Museums have traditionally been designed as lofty displays of city treasures, part of a high-minded celebration of civic pageantry. But more recently, museums are no longer content to remain gilded repositories of art on a shining hill, removed from city affairs. Cultural institutions have assumed a new role in city life, enjoying a larger hand in the planning of city infrastructure and organization, encouraging a greater sense of civic identity, and even working on economic development initiatives.
For Michael Govan, the eight years of his tenure as director of the Los Angeles County Museum of Art (LACMA) have brought an unprecedented amount of attention and growth to the Miracle Mile museum, from an ambitious architectural expansion of its campus to the daring Levitated Mass project in which the museum dragged a 340-ton boulder from a quarry in Riverside to a permanent exhibition space near the museum. On Wednesday, March 5, he visits the Bedrosian Center for its intimate Lunch with a Leader series for an exploration of leadership, arts, and civic space.
Through enterprising programming, a knack for high-profile collaborations, and public-engagement efforts, Govan has done much to elevate the name of Los Angeles in the art world as well as increase the role of the LACMA in the city’s social fabric. Since coming to Los Angeles from New York’s Dia Art Foundation in 2006, Govan has worked to make the museum a natural space for the city’s most prominent leaders, a uniquely Los Angeles mix of art, business, Hollywood, and philanthropy.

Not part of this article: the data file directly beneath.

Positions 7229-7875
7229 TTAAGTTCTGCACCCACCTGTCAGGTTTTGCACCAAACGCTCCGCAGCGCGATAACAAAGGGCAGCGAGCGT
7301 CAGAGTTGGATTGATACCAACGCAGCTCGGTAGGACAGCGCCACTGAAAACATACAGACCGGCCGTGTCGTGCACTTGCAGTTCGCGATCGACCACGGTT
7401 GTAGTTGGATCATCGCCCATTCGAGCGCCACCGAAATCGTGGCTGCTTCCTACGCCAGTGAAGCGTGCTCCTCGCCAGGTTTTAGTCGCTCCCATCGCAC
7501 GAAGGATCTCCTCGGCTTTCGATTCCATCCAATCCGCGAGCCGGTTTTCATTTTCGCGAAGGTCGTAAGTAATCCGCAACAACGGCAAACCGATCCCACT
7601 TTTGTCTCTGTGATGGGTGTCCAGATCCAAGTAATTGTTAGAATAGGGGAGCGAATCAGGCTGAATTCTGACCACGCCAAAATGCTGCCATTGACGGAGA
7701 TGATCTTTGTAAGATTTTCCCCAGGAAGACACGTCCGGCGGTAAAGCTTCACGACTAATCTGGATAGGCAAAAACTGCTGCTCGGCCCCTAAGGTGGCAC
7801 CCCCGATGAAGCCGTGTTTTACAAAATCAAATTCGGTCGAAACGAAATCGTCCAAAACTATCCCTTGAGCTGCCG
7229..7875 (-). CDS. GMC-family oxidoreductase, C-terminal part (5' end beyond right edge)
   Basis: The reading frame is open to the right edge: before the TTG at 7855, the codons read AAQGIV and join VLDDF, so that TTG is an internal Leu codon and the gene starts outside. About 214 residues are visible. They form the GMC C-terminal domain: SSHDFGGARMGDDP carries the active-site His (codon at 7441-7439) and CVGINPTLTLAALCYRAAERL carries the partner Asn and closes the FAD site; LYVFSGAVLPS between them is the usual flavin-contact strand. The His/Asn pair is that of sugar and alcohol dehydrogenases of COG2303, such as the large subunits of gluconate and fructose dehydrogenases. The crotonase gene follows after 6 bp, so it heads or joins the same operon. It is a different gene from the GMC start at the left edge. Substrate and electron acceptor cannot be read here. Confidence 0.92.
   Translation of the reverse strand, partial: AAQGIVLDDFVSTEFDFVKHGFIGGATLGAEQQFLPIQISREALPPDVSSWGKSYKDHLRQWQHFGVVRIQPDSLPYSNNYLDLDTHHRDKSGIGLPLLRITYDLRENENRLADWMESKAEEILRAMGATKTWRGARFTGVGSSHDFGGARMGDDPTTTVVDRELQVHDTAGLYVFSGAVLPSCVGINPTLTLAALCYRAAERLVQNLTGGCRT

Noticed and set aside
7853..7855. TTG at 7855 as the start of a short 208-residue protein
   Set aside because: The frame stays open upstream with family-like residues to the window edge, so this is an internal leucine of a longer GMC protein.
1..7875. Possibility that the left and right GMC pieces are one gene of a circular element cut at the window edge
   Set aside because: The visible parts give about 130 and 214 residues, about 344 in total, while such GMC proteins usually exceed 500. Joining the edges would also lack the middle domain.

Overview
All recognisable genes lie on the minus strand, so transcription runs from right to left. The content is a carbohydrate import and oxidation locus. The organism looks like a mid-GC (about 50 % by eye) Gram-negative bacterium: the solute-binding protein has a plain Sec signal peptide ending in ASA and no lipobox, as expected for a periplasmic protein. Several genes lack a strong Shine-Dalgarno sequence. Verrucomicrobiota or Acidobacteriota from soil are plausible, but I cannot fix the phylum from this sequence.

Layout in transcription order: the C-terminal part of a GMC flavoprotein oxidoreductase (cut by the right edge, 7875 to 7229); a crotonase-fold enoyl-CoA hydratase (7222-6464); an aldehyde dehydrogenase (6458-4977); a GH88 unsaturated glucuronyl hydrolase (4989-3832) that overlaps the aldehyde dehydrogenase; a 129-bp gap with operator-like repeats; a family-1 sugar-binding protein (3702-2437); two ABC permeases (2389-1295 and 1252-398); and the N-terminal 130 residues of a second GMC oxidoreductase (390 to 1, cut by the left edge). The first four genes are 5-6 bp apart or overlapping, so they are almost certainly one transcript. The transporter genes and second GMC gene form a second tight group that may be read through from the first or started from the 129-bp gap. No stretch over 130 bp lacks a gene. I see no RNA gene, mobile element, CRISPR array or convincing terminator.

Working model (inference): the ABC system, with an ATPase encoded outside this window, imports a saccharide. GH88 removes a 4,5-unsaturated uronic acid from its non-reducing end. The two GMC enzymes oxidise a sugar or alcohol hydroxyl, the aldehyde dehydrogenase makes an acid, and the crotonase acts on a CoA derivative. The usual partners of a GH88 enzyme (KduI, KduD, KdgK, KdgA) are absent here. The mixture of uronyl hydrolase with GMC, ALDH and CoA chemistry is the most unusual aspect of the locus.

Govan’s ability to connect with a diverse array of influential groups from across the city has made him a key leader in Los Angeles, considered by some the world’s creative capital. (The fourth largest employment sector, Southern California’s creative economy employs one in every eight workers.)
It was more than LACMA’s 100,000-piece collection that drew Govan to LACMA from the avant-garde-leaning Dia Art Foundation, though.
“What can L.A. do that nobody else can do? You can create art on a different scale and have it enjoyed outdoors.”
It’s no surprise that most of LACMA’s most celebrated artworks during Govan’s tenure are outdoors, encouraging city residents to engage with the museum as public space. While Mayor Eric Garcetti has bemoaned the lack of a defining artwork in Los Angeles, Govan has created a crowd-pleaser with Chris Burden’s “Urban Light” installation, a forest of lampposts at the museum’s entrance that has proven to be as popular with Instagram users as with Hollywood. And earth artist Michael Heizer’s outdoor Levitated Mass installation has become a favorite with museum crowds who enjoy its iconic scale, but the massive boulder won fans across the city during its historic voyage from Riverside. Thanks to private donors, LACMA arranged for the transport of the huge rock for its 106-mile trip across four counties and 122 cities on a flatbed truck. During the last leg of the trip, crowds flocked city streets to witness the surreal sight of the massive boulder making a slow, nocturnal journey through the city. (While some said that huge artpiece was the heaviest thing ever hauled by mankind, the real feat may have the coordination of city agencies to block streets and temporarily move traffic lights.)
But Govan’s most ambitious project is still ahead. In 2013 he announced that Pritzker prize-winning architect Peter Zumthor would design a planned $650 million expansion of the 22-acre LACMA campus. Dubbed the “Black Pearl,” the sleek design is an innovative burst of civic architecture for a city that is better known for the architectural designs of private homes. But Govan still faces a host of challenges, from convincing the trustees to demolish the original mid-century modernist design by William Pereira to raising private funds for the estimated $650 million price tag of the renovations. Though some worry about the long-term prospects of the institution in an era of high-flying museum leaders, Govan has excited Angelenos with his expansive vision of LACMA in the dynamic setting of 21st century Los Angeles.
This event is at capacity, contact Donnajean Ward at firstname.lastname@example.org or (213) 740-0155 for information.